It’s been raining a lot here in Northern California, and rainy days are perfect for making soup, chili, and all other warm, broth-filled dishes that keep us cozy. So, we’ve decided to share a quick and easy way to make your own vegetable broth to use for anything! We recommend making a large pot because you can freeze it to use later.
Overall Healthy Ingredient Profile
All of the vegetables in this broth have healthy benefits. Today, we will focus on leeks. Other than their notable cancer-fighting attributes (which we will describe below), leeks are particularly good sources of vitamin A, C, and K as well as folate and manganese. Vitamin A helps maintain healthy skin, teeth, and eyes. Vitamin C is well known in its ability to help fight off colds (and scurvy). Vitamin C also appears to help brighten your mood! Vitamin K is important for bone health and wound healing. Folate may decrease the risk for heart disease and pregnancy complications. Manganese is possibly effective for osteoporosis. You can see more about the nutrition profile of leeks here.
Evidence for Cancer Prevention Linked to Leeks
The chemopreventive effects of Allium vegetables—leeks, garlic, onions, chives, and shallots—have been studied extensively. Epidemiologic studies indicate some association of Allium vegetable consumption with decreased risk of cancer. The majority of supportive evidence on Allium vegetables’ cancer-preventive effects comes from mechanistic studies of various preparations and extracts of these vegetables and individual sulfur-containing compounds. Allium vegetables and their components have effects at each stage of carcinogenesis and affect many biologic processes that modify cancer risk. These studies have been done in the laboratory, and human trials are still needed for definitive proof. If you’re interested, a good review on this subject is available here.
Epidemiological evidence for Allium vegetables prevention of prostate, gastrointestinal, and head and neck cancers has been explored. In a meta-analysis of 19 case-control and 2 cohort studies, consumption of high levels of Allium vegetables (20 g/day of Allium vegetables or approximately the average weight of one garlic bulb) was found to reduce the risk for gastric cancer. Specific analyses for onion, garlic, leek, Chinese chive, scallion, garlic stalk, and Welsh onion yielded similar results. Consuming Allium vegetables has also been correlated with a significant decrease in risk for prostate cancer based on a meta-analysis of nine epidemiological studies consisting of six case-control and three prospective cohort studies. However, in the subgroup analysis stratified by allium vegetable types, significant associations were observed for garlic but not onions (type of onion not specified). Pooled data from eight case-control studies have found an inverse association between high onion intake and head and neck cancer risk.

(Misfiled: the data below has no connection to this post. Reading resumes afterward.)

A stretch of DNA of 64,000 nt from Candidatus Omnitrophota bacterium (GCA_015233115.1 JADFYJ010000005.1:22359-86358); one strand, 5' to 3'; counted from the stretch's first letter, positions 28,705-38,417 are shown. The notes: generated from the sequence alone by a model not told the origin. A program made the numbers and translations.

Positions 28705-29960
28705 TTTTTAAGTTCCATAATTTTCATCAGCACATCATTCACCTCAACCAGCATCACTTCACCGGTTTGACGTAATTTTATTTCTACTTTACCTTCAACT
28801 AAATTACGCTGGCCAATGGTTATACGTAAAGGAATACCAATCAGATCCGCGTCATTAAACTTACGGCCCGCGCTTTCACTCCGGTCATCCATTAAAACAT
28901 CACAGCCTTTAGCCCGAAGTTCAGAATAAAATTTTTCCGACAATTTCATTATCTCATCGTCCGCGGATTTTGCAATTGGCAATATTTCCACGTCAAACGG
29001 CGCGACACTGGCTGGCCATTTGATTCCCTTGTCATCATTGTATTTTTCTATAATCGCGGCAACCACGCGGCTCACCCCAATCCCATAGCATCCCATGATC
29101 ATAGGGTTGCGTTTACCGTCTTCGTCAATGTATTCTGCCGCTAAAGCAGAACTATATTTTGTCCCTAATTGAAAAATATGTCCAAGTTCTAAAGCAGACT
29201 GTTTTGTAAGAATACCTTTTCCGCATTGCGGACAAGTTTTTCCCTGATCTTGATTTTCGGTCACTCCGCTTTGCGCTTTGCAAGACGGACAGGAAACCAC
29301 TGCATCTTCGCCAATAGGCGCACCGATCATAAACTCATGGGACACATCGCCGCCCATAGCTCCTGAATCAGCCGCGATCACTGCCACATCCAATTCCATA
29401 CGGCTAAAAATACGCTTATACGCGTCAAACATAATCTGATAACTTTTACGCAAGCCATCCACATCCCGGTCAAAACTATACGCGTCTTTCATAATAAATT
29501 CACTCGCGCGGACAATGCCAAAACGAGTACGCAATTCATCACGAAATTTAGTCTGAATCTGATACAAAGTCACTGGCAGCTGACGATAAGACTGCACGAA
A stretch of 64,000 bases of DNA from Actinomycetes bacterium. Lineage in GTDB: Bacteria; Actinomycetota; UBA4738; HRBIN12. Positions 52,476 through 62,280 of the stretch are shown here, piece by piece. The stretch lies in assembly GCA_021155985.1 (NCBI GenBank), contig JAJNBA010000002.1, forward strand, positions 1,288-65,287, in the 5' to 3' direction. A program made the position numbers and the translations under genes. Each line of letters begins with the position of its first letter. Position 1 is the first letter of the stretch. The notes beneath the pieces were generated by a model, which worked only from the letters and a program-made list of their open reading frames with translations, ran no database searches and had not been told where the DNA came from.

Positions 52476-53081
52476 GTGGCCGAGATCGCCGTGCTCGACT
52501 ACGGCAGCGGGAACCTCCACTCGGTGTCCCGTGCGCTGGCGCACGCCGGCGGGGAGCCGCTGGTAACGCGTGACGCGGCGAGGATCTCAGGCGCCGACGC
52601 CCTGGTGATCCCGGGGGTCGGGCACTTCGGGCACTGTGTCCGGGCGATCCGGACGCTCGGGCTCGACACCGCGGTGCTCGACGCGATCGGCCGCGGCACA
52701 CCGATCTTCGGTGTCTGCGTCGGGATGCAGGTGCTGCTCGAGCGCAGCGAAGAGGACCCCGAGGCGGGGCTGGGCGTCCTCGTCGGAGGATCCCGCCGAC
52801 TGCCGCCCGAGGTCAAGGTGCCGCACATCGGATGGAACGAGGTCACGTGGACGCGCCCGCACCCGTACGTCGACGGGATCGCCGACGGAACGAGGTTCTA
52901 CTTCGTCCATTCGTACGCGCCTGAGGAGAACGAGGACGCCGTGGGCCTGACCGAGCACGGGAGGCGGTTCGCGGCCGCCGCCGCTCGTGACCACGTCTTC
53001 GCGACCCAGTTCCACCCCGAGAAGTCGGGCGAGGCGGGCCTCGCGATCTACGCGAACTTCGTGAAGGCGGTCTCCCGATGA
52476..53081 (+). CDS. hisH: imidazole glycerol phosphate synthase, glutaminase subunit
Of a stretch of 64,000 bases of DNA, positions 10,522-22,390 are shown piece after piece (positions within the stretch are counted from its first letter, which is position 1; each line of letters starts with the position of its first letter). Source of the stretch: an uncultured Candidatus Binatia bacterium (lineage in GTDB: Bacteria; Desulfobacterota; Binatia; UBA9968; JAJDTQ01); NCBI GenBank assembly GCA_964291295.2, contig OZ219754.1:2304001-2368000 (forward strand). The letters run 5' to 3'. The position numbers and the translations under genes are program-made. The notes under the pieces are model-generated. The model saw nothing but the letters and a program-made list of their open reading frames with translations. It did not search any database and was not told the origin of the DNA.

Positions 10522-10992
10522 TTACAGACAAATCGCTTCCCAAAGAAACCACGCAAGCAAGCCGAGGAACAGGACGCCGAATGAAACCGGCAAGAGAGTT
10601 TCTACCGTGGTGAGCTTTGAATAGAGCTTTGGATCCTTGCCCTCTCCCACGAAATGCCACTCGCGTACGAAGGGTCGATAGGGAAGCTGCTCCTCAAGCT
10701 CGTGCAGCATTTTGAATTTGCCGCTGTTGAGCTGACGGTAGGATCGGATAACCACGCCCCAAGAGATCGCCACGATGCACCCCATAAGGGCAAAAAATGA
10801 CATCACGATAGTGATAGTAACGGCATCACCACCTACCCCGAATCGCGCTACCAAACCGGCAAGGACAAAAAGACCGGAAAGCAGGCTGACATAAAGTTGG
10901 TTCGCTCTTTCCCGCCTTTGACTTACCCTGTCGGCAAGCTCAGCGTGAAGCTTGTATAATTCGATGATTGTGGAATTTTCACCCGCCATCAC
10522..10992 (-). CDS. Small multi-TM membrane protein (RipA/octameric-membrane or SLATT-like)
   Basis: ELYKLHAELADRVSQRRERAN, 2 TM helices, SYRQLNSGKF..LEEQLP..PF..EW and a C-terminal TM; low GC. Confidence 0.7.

More than one compound in leeks is responsible for its cancer prevention properties. These include inulin, diallyl trisulfide, allicin, and kaempferol. Inulin is a fiber in the fructan family (not to be confused with fructose) that stores energy in plants. In a study published in Genetics and Molecular Research, inulin was found to have antimutagenic properties—meaning it was able to protect DNA from damage that causes mutations. Mutations from damaged DNA are often considered to be the reason many cancers form. Diallyl trisulfide has been shown to stop the growth of new tumor cells in mice and prevent blood vessels from forming within existing tumors—one way in which cancerous tumors ensure their continued growth. Leeks also contain allicin, an organosulfur compound that produces propenesulfenic acid which in turn neutralizes the spread of free radicals. Low amounts of free radicals in the body are associated with a lower possibility of cancer. Finally, one of the most interesting compounds in leeks is kaempferol. This antioxidant is associated with anti-cancer activity in various cancer cells including colon, brain, breast, and ovarian.
Choosing, Storing, and Preparing Leeks
Leeks are at their peak freshness during the winter and early spring. Choose long, firm, white stalks with a root bulb no larger than 1.5 inches in diameter. The smaller the stalk, the better the texture. Store them straight from the store (no trimming or washing) in a dark fridge, as light can shorten their lifespan. When ready to prepare for eating, first rinse the vegetables thoroughly to remove any dirt or sand. The white and light green portions are eaten; the darker leaves typically are not. The dark green leaves can go into your soup stock. Cut leeks about a quarter inch below where the leaves fan out and cut the root end of the leek off; cut the white stalk to suit. Leeks are eaten in many ways—streamed, boiled, sautéed, baked, or raw. The highest concentration of antioxidants is maintained when steaming leeks compared to boiling.
If you have calcium kidney stones, it is advised to limit leek consumption as they are high in oxalate.